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What Is Positive Parenting?

Team StoryWeavers|January 11, 2021|

What is positive parenting

All of us agree that a stable family that provides security and warmth is critical for the optimal development of children. Parent-child interaction is a critical part of that family life. A loving, respectful relationship strengthens the parent-child bond whereas the lack thereof weakens it. Positive parenting might just be the answer to promoting family health. 

In this article, we will cover:

What Is Positive Parenting?

A concept analysis paper titled Positive Parenting, published in 2014, suggests that positive parenting includes teaching, understanding, leading, listening, providing safety, and giving clear and consistent discipline while respecting the child. 

Here are a few other attributes that come under the concept of positive parenting: 

  • Caring — Demonstrating love, compassion, warmth, affection, and attachment to the child
  • Leading — Setting developmentally appropriate limits and boundaries with the child
  • Providing — Ensuring access to food, shelter, finances, medicine, and hygiene for the child
  • Teaching — Providing cognitive stimulation, social interaction with developmentally appropriate expectations
  • Communicating — Communicating with respect and listening actively to the child

Principles of Positive Parenting

A book published by Oxford University Press, The Power of Positive Parenting — Transforming the Lives of Children, Parents, and Communities Using the Triple P System, lists five principles of positive parenting. 

Safe And Engaging Environment

Positive parenting encourages parents to provide a safe environment for children to explore, experiment, and play. It aims to prevent injuries at home. Supervising children in this context requires parents to know what the child is doing, who the child is with, and what the child is up to. Exploring the environment safely keeps children engaged and reduces the likelihood of misbehaviour. 

Positive Learning Environment

Parents are the child’s first teachers. Creating a positive learning environment requires parents to respond positively and constructively while having conversations with children. It encourages parents to provide attention to children and have conversations with children about their current interests. It basically asks parents to act like a resource that children can access when they need help.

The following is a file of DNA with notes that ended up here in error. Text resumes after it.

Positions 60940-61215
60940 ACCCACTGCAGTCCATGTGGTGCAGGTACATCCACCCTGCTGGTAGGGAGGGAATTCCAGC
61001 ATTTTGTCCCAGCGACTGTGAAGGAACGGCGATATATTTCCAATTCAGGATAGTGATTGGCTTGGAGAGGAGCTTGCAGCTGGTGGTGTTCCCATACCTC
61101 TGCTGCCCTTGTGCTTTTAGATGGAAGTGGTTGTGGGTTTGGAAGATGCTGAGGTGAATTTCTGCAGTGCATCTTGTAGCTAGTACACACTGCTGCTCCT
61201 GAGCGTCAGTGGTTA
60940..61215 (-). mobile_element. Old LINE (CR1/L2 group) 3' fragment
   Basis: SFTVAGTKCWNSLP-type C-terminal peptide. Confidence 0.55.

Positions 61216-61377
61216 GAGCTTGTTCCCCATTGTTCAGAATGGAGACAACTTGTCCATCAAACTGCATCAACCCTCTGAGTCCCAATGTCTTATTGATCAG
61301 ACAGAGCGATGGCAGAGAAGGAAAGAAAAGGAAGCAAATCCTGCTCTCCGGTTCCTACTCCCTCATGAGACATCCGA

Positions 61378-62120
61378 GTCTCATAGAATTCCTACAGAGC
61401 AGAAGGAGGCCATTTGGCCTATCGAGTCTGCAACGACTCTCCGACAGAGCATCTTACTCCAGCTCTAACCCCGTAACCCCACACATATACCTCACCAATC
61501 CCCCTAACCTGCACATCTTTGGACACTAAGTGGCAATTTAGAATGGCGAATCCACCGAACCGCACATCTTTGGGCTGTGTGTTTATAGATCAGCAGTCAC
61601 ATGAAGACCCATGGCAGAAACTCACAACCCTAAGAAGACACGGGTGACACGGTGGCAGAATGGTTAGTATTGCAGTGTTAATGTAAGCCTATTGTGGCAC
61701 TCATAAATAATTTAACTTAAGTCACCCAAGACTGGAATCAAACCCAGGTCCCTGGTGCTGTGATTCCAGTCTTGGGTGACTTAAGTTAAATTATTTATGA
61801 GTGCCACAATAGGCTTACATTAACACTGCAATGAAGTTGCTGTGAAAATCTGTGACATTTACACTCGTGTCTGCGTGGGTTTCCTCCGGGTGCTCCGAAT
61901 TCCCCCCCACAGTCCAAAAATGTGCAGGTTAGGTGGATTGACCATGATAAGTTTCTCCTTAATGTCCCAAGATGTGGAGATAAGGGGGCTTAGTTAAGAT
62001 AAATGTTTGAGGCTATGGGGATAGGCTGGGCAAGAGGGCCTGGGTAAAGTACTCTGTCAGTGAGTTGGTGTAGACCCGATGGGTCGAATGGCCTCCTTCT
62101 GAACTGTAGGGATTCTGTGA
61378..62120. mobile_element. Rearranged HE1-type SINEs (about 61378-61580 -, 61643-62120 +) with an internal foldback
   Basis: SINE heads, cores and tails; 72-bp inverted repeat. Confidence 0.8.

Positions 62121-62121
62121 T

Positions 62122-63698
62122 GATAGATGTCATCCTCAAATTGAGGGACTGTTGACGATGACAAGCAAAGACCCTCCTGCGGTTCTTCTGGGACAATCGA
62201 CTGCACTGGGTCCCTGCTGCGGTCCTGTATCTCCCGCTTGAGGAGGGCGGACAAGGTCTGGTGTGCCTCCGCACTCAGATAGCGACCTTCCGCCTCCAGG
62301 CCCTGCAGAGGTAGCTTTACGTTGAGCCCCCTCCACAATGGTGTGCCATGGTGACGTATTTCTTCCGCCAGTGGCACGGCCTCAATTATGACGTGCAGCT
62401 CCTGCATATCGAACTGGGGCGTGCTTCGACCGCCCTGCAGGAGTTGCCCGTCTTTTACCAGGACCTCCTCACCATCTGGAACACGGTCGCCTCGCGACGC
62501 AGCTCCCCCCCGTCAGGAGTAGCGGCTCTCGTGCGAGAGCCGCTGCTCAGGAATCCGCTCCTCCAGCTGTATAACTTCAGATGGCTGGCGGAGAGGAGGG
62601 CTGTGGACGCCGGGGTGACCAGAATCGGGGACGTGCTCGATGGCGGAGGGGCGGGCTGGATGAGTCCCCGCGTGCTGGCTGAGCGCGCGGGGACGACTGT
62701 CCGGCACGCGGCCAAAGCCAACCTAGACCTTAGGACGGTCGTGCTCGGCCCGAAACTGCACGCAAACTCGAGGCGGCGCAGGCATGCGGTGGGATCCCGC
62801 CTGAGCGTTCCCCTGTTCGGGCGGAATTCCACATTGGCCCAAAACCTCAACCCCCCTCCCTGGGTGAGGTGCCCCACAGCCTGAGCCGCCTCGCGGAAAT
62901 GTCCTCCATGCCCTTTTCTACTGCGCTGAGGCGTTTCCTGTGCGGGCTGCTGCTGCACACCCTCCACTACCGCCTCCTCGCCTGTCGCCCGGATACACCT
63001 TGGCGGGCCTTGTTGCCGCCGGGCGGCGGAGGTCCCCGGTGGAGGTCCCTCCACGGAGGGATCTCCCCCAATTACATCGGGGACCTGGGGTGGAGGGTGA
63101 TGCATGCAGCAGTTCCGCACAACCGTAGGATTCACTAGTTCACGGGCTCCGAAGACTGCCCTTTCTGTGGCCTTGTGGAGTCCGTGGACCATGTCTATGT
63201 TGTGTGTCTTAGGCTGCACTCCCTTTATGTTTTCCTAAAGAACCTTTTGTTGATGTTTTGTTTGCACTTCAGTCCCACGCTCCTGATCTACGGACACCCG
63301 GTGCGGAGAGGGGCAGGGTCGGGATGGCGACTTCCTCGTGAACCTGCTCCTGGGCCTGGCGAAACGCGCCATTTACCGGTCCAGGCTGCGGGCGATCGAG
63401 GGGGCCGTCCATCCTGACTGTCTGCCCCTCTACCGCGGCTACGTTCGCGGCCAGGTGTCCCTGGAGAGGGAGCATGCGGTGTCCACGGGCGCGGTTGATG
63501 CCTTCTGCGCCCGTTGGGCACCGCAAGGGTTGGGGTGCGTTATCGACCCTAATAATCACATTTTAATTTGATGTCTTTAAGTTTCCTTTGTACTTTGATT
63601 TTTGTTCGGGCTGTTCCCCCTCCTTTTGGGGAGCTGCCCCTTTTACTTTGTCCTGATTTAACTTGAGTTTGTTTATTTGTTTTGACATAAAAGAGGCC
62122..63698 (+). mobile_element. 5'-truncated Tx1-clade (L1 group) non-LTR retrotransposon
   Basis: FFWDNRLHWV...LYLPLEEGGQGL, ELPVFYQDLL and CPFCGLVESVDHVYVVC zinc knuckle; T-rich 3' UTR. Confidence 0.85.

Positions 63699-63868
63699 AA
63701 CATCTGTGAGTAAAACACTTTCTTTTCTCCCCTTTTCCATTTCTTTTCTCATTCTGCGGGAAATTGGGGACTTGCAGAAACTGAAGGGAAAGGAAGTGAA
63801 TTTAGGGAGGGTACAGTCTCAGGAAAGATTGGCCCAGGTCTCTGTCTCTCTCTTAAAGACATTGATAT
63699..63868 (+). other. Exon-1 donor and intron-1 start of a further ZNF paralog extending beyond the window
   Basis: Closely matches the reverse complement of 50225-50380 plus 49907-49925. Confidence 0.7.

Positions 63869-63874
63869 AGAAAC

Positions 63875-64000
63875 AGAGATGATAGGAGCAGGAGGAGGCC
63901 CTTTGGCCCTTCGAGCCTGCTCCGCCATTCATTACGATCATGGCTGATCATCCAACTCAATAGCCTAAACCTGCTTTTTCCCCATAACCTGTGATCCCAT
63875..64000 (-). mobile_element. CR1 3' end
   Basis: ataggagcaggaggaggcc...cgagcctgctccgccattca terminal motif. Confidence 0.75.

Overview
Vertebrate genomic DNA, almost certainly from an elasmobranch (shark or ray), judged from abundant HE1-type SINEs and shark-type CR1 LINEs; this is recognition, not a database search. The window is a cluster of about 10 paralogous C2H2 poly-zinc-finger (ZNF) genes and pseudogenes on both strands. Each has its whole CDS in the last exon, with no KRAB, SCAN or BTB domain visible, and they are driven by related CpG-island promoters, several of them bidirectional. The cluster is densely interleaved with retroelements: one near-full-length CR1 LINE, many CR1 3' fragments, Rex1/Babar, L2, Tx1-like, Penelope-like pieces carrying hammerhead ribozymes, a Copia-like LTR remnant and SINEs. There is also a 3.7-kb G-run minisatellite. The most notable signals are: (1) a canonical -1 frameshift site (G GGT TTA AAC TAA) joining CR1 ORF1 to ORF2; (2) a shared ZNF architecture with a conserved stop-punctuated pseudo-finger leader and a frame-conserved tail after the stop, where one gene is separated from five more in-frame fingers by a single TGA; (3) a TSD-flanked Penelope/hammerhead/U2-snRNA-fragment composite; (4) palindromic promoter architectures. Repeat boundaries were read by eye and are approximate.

Assertive Discipline

Assertive discipline allows children to take responsibility for their actions and develop self-control as a result. Consistent assertive discipline as opposed to threatening and yelling reduces the likelihood of children developing any emotional or behavioural problems. Assertive discipline requires parents to respond quickly and assertively while teaching children to behave in an acceptable manner. 

Realistic Expectations

Having unrealistic expectations from the child can prove to be detrimental for both the child as well as the parent. Realistic expectations are developmentally appropriate. Having realistic expectations from themselves is also important for positive parenting. It allows parents to deal with things in an easier manner when things don’t go to plan. 

Parental Self-Care

Positive parenting encourages parents to indulge in self-care now and then. When their own personal needs are met, parents are more likely to be patient, consistent, and available to their children.  It requires them to understand how their perceptions and self-talk affect their parenting ability. 

Positive parenting is about building a child’s social, emotional, and self-regulation abilities. It is not about controlling children’s misbehaviour. This parenting approach helps children acquire developmental competencies to live a happy, productive life. 

Do you agree with this positive parenting approach? Let us know in the comments below. 

About the Author

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Mekhala Joshi

“Me-kha-la!” That happens at least once when she introduces herself to new people. She’s the only ‘Mekhala’ she knows, and she takes a bit of pride in that. She is a quintessential introvert. Mekhala loves tea but cannot make a good cup of tea and often ends up having coffee. She claims that she takes all adjectives as complements unless specified otherwise. Mekhala is an organizational psychologist and psychometrician. She was a class teacher of 36 adorable girls for two years, grade 2 & 3, as a part of Teach For India Fellowship. And has worked as an independent consultant for a couple of years.

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